ERC Consolidator grant awarded to Dr. Maria Tsoumakidou, BSRC Fleming Researcher. The 2-million-euro project is for 5 years.
The European Research Council (ERC) has awarded a prestigious ERC Consolidator grant to Dr. Maria Tsoumakidou. Dr. Tsoumakidou is a board-certified respiratory specialist. Her lab focuses on deciphering the landscape of antigen-presenting cells in cancer. Dr Tsoumakidou is emerging as a leader in the field of stromal immunology for her late discovery of a novel subset of lung fibroblasts that present cancer antigens and provide survival signals to lymphocytes, refuting the conventional assumption that fibroblasts are immunosuppressive. She proposes a new concept in cancer immunity whereby anti-tumor CD4 T cells require interaction with antigen-presenting cells in tumor tissues, where tumor antigens reside.
Maria Tsoumakidou will receive 2 million euro for five years to implement her project artFibro, titled “Artifying fibroblasts: Perturbation modelling in the lung tumor phase space to rewire fibroblasts for immunotherapy”.
Official ERC Press release: European Research Council awards €657m in grants to researchers across Europe | ERC
ERC CoG 2022 | Statistics: https://erc.europa.eu/sites/default/files/2023-01/erc-2022-cog-statistics.pdf
Project Abstract - Lung cancer is the leading cause of cancer death. Immunotherapy improved survival rates, but efficacy is limited to selected patients. We recently discovered universal antigen presenting fibroblasts (apFibros) across human and murine lung tumors and showed that they directly stimulate cancer-specific CD4 T cells, creating immunological hot spots that support immune rejection. These studies achieved a breakthrough on the role of in situ cancer antigen presentation and proposed a novel model whereby tumors can sustain T cells independently of lymph nodes.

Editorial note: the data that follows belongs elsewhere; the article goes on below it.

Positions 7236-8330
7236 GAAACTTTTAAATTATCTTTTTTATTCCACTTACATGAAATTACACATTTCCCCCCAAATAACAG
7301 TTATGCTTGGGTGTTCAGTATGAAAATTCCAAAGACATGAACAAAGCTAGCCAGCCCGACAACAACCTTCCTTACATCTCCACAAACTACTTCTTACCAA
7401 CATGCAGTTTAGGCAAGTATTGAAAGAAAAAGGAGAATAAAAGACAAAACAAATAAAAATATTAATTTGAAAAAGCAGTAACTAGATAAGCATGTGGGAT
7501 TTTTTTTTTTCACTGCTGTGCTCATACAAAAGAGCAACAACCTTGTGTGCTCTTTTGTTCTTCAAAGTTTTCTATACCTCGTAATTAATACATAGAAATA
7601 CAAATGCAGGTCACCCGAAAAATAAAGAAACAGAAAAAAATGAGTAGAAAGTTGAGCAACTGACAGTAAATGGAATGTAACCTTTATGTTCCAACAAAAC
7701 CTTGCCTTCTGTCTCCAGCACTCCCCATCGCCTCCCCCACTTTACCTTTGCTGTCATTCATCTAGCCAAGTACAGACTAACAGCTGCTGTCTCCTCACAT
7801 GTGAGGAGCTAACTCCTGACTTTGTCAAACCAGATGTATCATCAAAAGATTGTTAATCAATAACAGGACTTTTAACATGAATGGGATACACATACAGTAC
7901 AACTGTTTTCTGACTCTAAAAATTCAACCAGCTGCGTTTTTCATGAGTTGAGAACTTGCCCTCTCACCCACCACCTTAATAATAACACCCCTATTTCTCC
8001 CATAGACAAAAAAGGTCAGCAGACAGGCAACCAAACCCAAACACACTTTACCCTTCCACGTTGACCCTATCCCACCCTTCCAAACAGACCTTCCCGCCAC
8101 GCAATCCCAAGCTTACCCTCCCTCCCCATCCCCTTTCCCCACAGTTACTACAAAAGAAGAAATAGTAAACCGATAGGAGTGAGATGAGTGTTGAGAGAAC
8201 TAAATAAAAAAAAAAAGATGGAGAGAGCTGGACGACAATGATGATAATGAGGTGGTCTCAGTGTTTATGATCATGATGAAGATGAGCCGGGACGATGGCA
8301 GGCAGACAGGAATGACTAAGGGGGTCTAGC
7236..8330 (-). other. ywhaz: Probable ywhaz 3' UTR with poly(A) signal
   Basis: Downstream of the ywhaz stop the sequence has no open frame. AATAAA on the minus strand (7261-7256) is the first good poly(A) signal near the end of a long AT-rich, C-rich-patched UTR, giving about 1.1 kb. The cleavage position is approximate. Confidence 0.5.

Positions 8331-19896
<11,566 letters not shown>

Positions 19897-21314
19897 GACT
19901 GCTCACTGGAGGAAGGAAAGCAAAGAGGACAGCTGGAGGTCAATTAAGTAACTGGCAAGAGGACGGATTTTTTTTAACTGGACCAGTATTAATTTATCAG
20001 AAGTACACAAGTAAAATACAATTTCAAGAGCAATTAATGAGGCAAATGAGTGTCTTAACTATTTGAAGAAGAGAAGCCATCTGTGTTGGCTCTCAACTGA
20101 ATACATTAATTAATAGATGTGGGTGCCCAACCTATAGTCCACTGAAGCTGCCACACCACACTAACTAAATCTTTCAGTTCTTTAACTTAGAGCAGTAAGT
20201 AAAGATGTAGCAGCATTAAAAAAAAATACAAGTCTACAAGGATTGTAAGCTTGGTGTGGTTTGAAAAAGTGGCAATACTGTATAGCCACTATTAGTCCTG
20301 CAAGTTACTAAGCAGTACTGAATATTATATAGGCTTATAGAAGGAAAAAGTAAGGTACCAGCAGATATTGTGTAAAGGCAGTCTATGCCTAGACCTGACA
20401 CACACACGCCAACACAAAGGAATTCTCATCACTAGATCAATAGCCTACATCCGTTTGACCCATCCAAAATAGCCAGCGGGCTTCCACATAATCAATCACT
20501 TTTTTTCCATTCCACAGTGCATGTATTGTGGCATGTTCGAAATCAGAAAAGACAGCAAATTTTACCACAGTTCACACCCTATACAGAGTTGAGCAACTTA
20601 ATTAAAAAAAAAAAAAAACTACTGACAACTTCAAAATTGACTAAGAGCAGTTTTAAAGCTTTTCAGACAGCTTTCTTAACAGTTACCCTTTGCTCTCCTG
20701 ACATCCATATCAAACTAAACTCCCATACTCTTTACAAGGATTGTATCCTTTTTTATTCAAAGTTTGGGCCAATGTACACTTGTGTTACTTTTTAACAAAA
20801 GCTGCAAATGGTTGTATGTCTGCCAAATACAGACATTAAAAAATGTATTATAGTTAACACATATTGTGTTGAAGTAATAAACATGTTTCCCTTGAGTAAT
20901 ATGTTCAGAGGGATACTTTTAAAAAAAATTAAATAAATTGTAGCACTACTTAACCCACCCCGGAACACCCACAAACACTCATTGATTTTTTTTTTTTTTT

Preliminary data suggest that lung apFibros help overcome resistance to checkpoint inhibitors. For their immunotherapeutic exploitation of apFibros two bottlenecks must be overcome: low numbers and incomplete understanding of their configurations. We will integrate computational and laboratory experiments and work in parallel in human and mouse models to generate perturbation datasets across single-cell/cell systems, transcriptomics/epigenomics, spatial/temporal levels, and dissect the molecular landscape that regulates fibroblast states. Our ultimate goal is to unravel perturbations that can diverge cancer-associated fibroblasts to antigen presenting states.
The following questions are at the core of our proposal i) how do diverse fibroblast states emerge and evolve? ii) which gene regulatory networks drive specificity of these states? ii) which are the functional modules that are driven by apFibros and how are they mechanistically explained? iv) how can we transdifferentiate existing fibroblasts to acquire antigen presenting states? v) how can fibroblast reprogramming help overcome immunotherapy resistance?
The proposed research should help advance mechanistic concepts in what we term the “adaptive immune mesenchyme”, decode the complexity of peripheral antigen presentation in tumors and beyond and promote targeting of the stroma for immunotherapy.